What Do I Do First?
- By Laurie Watanabe
- Jan 16, 2008
Choosing the Right Adapted Automotive Vehicle
When choosing the right adaptive automotive vehicle -- one that accommodates and/or carries a power wheelchair, manual wheelchair or scooter -- you need to know what to do and what NOT to do first.
For instance, do NOT go to your neighborhood car dealer and purchase a vehicle without first doing your homework. And do NOT believe that just any minivan, van or SUV can be adapted or fitted with ramps or vehicle lifts -- no matter what the car dealer says.
While some local car dealers are well versed in adaptive automotive needs, many are not. Your best bet is to first go to www.nmeda.org -- the Web site for the National Mobility Equipment Dealers Association (NMEDA), whose members specialize in adaptive automotive equipment of all kinds. Whether you’re looking for a way to carry a scooter on the back of your current car, need to drive a car while sitting in your wheelchair, or want to transport a power wheelchair passenger, NMEDA members can help. The Web site offers general information on automotive access products and functions, plus a dealer locator to find a NMEDA member near you.
Your Adaptive Automotive Checklist
You can also streamline the vehicle search process by having the following information available when you speak to the mobility dealer you’ve chosen:
1. What does the vehicle need to accomplish? Does it need to carry a scooter or wheelchair -- and if so, do you want the scooter/wheelchair transported inside or outside the main vehicle cabin? Is the wheelchair user going to drive the vehicle or be a passenger? Will the wheelchair user remain in the wheelchair during transport?
2. What kind of scooter/wheelchair needs to be transported? Be ready to give the size (overall width, height and depth, including supplemental equipment such as ventilators or trays) and weight of the scooter or wheelchair.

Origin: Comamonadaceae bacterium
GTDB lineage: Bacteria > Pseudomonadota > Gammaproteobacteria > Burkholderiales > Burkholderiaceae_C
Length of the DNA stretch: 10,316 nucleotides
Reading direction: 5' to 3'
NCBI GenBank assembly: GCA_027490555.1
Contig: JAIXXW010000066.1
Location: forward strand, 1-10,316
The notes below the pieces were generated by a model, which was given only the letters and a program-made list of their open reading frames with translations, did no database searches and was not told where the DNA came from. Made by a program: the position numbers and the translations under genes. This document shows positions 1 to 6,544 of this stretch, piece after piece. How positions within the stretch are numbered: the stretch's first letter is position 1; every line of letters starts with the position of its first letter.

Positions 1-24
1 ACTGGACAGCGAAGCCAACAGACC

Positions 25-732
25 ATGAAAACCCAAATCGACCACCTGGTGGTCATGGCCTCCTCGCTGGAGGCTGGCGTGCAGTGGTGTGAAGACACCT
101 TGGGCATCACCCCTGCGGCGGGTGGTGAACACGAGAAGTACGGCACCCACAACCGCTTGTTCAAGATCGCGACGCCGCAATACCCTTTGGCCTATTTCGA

3. Where will the automotive vehicle be stored? Write down the measurements of the garage or building space available, including the clearance space of any doors and ground/floor space to the side and rear of the vehicle, since ramps and lifts need room to unload.
4. What environment will your vehicle most often be in? Inclement weather and difficult road conditions can impact the type of vehicle you choose.
5. Who else will regularly ride in the vehicle? If this vehicle will be used for carpooling or soccer team practice, your mobility dealer will need to know. Don’t forget to mention your service animal, if you have one!
6. What are the accessibility and transport needs of the wheelchair/scooter user? It’ll be helpful to describe the person’s age, height and weight, diagnosis, positioning requirements and any other special needs. If you need help determining what those special needs are or how they will affect your vehicle choice, consult your occupational or physical therapist, or visit the Association for Driver Rehabilitation Specialists (ADED) at www.driver-ed.org. ADED members can assess everything from passenger requirements to what types of controls are needed for a wheelchair user to drive entirely by hand.
7. What is your budget, and how do you plan to pay for the vehicle? Ask your mobility dealer about financing and funding options, including possible assistance from vocational rehab, Veterans Affairs or automotive manufacturer rebates.
The good news: New technology and new awareness of mobility needs have created an abundance of adaptive automotive choices. Ford, GM, Honda, Mitsubishi, Toyota and Volvo all have mobility programs; at the 2007 Abilities Expo (www.abilitiesexpo.com) consumer show in Long Beach, Calif., adapted Honda Elements and Toyota Scions shared space with full-size vans, minivans, SUVs and pickup trucks. Aftermarket manufacturers offer ramps, lifts and driving controls that can be retrofitted to many vehicles as well.
The right adapted vehicle for you is out there, waiting on a showroom or waiting to be built to your specifications. But save yourself time and money by consulting an adaptive automotive specialist before you start down the road to vehicle ownership.
Laurie Watanabe is the editor of Mobility Management. She can be reached at firstname.lastname@example.org.